With the increased tension along the border in the Tavush and Gegharkunik region that border Azerbaijan, it is highly advised that that these areas are avoided.
With the increased violence against civic and political activists, visitors should be aware that even demonstrations that may seem peaceful could turn aggressive and lead to violent behaviour.
The authorities in Armenia have recently uncovered an internet based crime syndicate located in Armenia that has been targeting foreign tourists through fake online dating websites, and it is believed there could be multiple groups using the same strategy. This threat is very real and can lead to theft and even kidnappings; please be cautious about meeting someone you do not know in Armenia and avoid giving out your personal details.
In general women can wear normal Western style clothing but be aware that outside major cities, locals are much more conservative and any inappropriate clothing may attract attention.
Although homosexuality is legalised, it is still frowned upon by many Armenians and some local LGBT groups are subject to verbal and physical abuse. It is not recommended to take photographs of military bases or government buildings as you may be fined. Make sure to seek permission from local authorities before taking such photographs.
Armenia continues to support the ethnic Armenians who reside in the Nagorno Karabakh region in the ongoing and very brutal armed conflict against the Azerbaijani armed forces, hence poor relations between the two countries. Armenia has diplomatic relations with 151 nations including many African countries, France, and the United Kingdom.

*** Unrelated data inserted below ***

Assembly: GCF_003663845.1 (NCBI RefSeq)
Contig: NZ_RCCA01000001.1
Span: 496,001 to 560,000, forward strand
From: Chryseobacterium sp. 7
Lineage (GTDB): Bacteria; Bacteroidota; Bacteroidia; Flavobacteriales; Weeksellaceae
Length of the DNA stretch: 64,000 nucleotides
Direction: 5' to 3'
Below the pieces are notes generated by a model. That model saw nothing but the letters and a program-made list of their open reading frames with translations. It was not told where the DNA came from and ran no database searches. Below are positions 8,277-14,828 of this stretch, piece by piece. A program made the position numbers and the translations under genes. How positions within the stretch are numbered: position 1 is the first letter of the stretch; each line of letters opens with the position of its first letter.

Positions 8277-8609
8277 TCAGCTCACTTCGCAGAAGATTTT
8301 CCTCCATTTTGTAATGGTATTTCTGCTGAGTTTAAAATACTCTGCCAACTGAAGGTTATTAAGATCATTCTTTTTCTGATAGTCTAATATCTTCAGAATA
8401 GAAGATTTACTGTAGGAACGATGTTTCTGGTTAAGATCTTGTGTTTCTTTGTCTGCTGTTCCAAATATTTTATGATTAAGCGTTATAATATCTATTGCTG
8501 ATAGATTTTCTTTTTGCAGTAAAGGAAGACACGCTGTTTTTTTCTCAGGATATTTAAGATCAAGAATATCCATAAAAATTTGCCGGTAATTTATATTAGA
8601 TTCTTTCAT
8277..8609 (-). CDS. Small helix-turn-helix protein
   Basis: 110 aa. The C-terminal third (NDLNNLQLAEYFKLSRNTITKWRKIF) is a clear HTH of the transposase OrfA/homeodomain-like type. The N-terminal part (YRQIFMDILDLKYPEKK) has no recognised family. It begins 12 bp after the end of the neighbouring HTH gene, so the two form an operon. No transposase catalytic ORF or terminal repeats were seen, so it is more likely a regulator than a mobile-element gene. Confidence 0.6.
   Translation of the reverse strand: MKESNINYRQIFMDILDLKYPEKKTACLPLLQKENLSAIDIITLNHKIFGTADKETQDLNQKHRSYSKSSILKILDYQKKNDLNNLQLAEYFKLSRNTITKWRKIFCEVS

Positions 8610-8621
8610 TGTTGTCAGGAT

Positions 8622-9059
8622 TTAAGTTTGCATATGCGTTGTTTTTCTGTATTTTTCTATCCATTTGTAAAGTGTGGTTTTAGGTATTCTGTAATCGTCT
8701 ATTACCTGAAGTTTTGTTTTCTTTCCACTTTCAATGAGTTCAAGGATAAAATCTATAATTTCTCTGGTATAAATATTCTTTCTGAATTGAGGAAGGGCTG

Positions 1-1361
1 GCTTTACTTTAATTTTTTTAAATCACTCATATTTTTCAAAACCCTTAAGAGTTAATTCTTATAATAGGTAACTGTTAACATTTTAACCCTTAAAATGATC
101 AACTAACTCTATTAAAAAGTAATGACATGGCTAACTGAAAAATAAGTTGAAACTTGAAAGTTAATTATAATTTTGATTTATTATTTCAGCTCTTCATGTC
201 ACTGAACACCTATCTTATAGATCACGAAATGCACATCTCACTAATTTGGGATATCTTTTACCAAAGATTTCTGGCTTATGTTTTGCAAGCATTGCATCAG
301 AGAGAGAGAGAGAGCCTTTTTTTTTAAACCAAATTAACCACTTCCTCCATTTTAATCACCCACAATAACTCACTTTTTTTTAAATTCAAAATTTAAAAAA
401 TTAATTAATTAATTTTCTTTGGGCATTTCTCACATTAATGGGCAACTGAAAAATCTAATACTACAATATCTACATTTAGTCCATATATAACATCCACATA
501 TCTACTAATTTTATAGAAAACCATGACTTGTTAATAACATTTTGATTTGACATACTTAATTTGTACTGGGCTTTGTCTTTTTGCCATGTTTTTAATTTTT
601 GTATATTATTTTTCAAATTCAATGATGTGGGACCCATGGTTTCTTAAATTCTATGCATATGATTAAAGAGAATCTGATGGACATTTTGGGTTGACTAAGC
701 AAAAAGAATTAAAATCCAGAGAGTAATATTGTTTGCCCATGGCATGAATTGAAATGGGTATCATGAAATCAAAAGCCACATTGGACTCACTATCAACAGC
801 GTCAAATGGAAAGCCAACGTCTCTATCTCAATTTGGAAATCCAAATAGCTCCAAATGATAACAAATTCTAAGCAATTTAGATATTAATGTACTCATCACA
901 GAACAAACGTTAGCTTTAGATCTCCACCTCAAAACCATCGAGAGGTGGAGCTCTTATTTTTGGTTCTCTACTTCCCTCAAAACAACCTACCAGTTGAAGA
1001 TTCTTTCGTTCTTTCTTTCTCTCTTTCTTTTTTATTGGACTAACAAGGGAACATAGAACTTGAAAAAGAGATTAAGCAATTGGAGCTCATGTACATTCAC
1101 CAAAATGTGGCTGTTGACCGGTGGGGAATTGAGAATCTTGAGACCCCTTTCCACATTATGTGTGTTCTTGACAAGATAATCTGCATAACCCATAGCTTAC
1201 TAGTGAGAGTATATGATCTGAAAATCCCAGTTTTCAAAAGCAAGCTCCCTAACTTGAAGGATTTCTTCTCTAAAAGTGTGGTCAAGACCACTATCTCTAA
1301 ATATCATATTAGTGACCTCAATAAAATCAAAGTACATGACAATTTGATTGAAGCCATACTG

It is advised against all travel on the M16/H26 road due to the recent armed conflict. The main alternative route to the M16/H26 between Armenia and Georgia (Yerevan-Vanadzor-Alaverdi-Bagratashen) will be closed for maintenance work for 2 to 3 years from September 2016. If you’re travelling by road between Yerevan and Tbilisi you should use the M3 route from Yerevan through Tashir on the Georgian border. The land border with Turkey is also closed.
The standard of driving is poor in Armenia and drivers often do not consider the safety of other users of the road, they can often violate traffic laws without consequences. Road conditions are also particularly bad which can make road travel quite dangerous.